- coordinates activities
- generates commitment
- meets human need for belonging
- identifies learning needs
- provides learning opportunities
- enhances communication
- enhances working environment
So how does our team stack up? I think that completing the task of assignment 1A as a group, rather than individually, definitely provides help/support, identifies learning needs and provides learning opportunities. We share ideas, insights, helpful resources we have found and other knowledge. And if we didn't have such a DEADLINE to worry about, I would say that it definitely makes our work more "satisfying, stimulating and enjoyable" (Law & Glover, p. 73). But our group is 'artificial', in that we are not people working together in an organisation that have formed a team. In that case, I can see how a team approach would enhance communication and coordinate activities. It doesn't really apply in our case. How about the idea of generating commitment? I'm pretty sure that we're all pretty committed to passing our assignment! Are we more committed out of a sense of responsibility to the group? Lastly, the human need for belonging? I'm pretty sure that we're all having that need met outside our uni studies...
Law & Glover discuss the development of teams. Team members face issues along the road to team cohesion including "Am I part of this group?", "What degree of influence do I have in this group?", "What is the level of intimacy in this group?", and "Does the group like and accept me?". Often a team goes through the developmental phases of 'forming', 'storming', 'norming' and 'performing' (finally 'adjourning'). Teams may not work effectively if they haven't worked through their issues, resolved their leadership, or clearly defined their purpose, mission and objectives.
And here's where our group (and all the others grappling with this assignment) will have troubles. Firstly, we just don't have time for our team to develop. We need to go rapidly from 'forming' to 'performing', with very little time for us to overcome our worries about influence, acceptance and intimacy, or work through our objectives to come to a shared understanding. Secondly, leadership? What leadership? We have been thrown together as four equals. Do we have a leader? Do we need a leader? Will we each take on the leadership role at different times?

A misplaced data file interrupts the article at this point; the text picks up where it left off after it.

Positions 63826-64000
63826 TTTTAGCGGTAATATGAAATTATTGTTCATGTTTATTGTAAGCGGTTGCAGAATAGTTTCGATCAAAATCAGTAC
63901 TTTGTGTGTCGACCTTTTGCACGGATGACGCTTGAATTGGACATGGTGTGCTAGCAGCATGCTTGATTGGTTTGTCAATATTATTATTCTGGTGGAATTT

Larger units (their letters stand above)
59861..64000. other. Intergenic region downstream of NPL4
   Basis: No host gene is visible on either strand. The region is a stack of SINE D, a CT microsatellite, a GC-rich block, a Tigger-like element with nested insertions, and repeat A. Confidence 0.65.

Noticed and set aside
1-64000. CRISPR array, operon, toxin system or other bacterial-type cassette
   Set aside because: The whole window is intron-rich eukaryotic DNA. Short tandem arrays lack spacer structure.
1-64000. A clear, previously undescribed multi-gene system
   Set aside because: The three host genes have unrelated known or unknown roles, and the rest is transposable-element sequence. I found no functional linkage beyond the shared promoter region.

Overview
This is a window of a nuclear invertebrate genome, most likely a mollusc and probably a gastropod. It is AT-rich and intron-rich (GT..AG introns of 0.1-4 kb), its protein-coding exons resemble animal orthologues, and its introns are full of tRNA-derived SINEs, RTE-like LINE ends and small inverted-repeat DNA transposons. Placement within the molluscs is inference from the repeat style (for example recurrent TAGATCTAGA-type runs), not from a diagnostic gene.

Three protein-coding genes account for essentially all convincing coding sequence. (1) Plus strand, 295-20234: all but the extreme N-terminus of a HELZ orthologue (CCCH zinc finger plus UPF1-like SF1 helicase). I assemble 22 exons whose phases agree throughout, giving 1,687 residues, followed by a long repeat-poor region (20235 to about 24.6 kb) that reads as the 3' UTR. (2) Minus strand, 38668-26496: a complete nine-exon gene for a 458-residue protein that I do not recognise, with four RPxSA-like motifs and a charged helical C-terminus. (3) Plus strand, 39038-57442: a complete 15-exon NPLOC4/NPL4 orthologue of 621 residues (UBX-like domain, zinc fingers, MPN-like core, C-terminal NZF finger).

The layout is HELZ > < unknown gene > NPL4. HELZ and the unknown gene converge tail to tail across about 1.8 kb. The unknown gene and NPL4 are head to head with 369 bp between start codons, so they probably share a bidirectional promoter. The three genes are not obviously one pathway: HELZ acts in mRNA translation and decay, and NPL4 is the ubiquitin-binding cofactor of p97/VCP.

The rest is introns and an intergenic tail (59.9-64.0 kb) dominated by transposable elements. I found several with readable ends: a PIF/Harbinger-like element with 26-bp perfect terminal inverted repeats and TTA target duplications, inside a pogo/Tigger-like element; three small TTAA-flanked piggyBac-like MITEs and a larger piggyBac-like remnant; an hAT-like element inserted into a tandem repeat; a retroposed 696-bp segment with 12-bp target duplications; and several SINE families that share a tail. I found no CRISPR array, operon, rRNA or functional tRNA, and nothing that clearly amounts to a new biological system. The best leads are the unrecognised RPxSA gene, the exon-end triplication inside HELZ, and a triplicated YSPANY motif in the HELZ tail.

Next Law & Glover talk about conformity within teams. The team environment tends to push members towards conformity. Firstly, we use the other group members beliefs, attitudes and opinions to validate our own views, and secondly, we want to be liked and accepted. Is this dynamic at work in our group? Well certainly we're using our fellow group members as sounding boards to refine our own ideas about the task. "What do you think this means?", "Are we expected to...?", "I think...what do you think?", are examples of our discussions. I'm sure that at least a little part of us also wants to be liked and accepted, but I think more important is the fact that we are working to such a short deadline. This puts pressure on us to conform purely for the purpose of 'getting on with it'. Too much questioning and disagreeing wastes too much precious time that we could be using on the task itself.
I found the table on p. 81 of the Glover & Law article particularly interesting. It was adapted from the work of Belbin. It lists the different roles that can be undertaken by individuals working in a team and some of the characteristics, strengths and weaknesses of each role. For example, the 'Innovator' is a serious-minded individual who synthesises new ideas. While he/she has imagination, intellectual ability and creativity, he/she tends to prefer ideas over people, and can disregard practical issues. Fascinating stuff!
There is an increasing emphasis on teamwork in the field of school effectiveness. It seems that classroom relationships and management approaches reflect the larger school culture of relationships and management. And student learning outcomes are effected by student-teacher relationships.
Lastly, Glover & Law suggest some traps that teams can fall into which diminish their effectiveness:
- emphasising tasks over process
- too much discussion and not enough problem-solving action
- too little celebration of achievement (must not fall into this one!!!)
- too much reactive behaviour and not enough proactive thinking
- not enough development of team skills and behaviour
All in all, much food for thought.